“I can’t control all of the things that happen to me and I would be wrong to try. I can control my reaction to opportunity and to events and I would be wrong not to try.”

Kevin Ball, CDK Global

In this interview, we speak to Kevin about one aspect of mental toughness, that of ‘control’. He states that developing control, “requires my leaders to define ambition in terms other than constant financial growth, to give up some jealousy and understand themselves and their careers in a more holistic sense.”

A little about your company:

At CDK Global, we provide integrated technology solutions to the retail automotive industry throughout North America, Europe, the Middle East, Africa, Asia Pacific and South America. We operate in around 100 countries worldwide through around 9,000 people. We are listed on NASDAQ and have annual revenues of around USD 2 bn.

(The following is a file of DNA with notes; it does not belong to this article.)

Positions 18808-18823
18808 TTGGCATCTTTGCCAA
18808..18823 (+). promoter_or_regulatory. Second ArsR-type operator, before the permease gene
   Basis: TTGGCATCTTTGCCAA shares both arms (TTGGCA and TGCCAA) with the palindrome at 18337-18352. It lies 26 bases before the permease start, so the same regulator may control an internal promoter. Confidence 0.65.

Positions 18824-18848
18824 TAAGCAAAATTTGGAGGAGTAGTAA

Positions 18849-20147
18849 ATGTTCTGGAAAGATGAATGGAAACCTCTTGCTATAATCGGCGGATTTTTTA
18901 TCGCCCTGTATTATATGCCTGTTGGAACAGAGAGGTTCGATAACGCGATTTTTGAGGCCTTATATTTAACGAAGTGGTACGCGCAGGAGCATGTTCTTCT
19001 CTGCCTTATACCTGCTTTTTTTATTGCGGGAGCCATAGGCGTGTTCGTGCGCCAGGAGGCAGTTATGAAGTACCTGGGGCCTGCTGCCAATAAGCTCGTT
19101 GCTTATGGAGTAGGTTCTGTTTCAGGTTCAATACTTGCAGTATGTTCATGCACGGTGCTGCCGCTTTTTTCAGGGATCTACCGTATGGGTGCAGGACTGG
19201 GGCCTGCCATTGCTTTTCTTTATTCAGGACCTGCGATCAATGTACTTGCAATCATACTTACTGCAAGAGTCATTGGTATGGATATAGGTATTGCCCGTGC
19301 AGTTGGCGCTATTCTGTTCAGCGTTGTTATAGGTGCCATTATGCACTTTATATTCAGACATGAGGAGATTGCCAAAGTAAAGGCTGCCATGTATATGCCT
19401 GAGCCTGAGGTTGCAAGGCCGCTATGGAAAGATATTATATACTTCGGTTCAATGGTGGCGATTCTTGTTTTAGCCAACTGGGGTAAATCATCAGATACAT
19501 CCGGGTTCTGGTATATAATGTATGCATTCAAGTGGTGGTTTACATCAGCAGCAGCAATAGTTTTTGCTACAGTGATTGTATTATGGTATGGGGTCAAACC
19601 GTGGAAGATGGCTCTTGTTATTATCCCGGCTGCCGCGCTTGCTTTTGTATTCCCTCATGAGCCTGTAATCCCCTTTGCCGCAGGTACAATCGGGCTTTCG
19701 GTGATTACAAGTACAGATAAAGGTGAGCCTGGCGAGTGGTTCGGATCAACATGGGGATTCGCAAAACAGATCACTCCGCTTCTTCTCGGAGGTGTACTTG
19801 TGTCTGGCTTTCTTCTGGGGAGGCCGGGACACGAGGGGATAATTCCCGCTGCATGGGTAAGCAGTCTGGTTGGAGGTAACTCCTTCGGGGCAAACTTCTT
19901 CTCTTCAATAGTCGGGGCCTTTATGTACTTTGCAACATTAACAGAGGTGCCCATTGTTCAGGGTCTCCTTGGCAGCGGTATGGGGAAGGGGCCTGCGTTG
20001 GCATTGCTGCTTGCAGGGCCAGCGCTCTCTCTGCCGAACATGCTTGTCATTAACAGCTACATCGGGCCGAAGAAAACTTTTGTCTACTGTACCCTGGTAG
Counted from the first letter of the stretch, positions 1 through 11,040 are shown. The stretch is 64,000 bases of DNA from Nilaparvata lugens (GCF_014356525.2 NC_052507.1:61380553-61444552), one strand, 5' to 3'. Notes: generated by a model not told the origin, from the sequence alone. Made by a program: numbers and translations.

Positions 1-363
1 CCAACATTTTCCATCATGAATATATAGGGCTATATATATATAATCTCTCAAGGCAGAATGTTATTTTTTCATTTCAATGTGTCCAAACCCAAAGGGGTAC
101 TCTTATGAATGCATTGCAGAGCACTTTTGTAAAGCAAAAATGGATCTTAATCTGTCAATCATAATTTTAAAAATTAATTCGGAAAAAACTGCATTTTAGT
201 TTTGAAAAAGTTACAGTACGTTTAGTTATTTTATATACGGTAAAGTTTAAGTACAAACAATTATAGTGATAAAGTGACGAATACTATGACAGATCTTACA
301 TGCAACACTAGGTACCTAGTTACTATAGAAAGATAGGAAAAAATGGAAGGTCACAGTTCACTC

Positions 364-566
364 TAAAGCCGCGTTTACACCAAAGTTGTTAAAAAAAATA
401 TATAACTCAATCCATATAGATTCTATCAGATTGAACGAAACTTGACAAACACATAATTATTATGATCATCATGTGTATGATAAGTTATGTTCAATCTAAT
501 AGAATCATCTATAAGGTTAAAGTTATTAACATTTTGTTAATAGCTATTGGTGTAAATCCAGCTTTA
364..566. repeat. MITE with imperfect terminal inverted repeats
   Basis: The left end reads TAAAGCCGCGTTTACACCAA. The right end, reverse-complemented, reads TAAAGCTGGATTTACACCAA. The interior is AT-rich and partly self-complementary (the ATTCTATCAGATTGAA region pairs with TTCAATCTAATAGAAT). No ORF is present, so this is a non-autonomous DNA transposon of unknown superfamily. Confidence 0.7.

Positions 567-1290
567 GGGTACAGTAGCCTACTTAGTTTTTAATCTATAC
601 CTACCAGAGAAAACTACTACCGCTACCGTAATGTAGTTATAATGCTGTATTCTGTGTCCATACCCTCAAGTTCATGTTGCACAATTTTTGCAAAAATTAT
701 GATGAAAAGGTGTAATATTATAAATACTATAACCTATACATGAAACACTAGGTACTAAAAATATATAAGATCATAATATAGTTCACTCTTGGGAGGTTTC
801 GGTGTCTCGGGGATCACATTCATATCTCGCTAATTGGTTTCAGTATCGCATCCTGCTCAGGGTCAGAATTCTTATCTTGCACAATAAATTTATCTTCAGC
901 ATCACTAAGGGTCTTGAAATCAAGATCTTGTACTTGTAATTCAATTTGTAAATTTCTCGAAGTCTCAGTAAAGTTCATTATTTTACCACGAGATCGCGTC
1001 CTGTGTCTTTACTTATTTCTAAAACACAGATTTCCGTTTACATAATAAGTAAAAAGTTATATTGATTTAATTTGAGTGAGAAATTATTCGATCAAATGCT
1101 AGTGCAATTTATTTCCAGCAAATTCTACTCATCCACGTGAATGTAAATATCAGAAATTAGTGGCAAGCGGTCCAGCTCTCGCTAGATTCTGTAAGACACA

Highlights of your career to date:

Trained in the law, General Management in FMCG and Financial Services, HR Director in a European Financial Services provider, Owner of niche Change Management Consultancy before nearly three years in my current role.

What is your vision for the culture and leadership of CDK?

Our shareholders and our customers are dependent on the people we employ for the success of our business. Plenty of organisations would say that and it would be true for many of them but somehow or another they fail to express that strategic truth in the actions of their leaders. I would love us to be a company where our culture gives evidence to the importance of an adult relationship with our people. I would love us to be a company where leadership is defined as the facilitation and coordination of the success of others.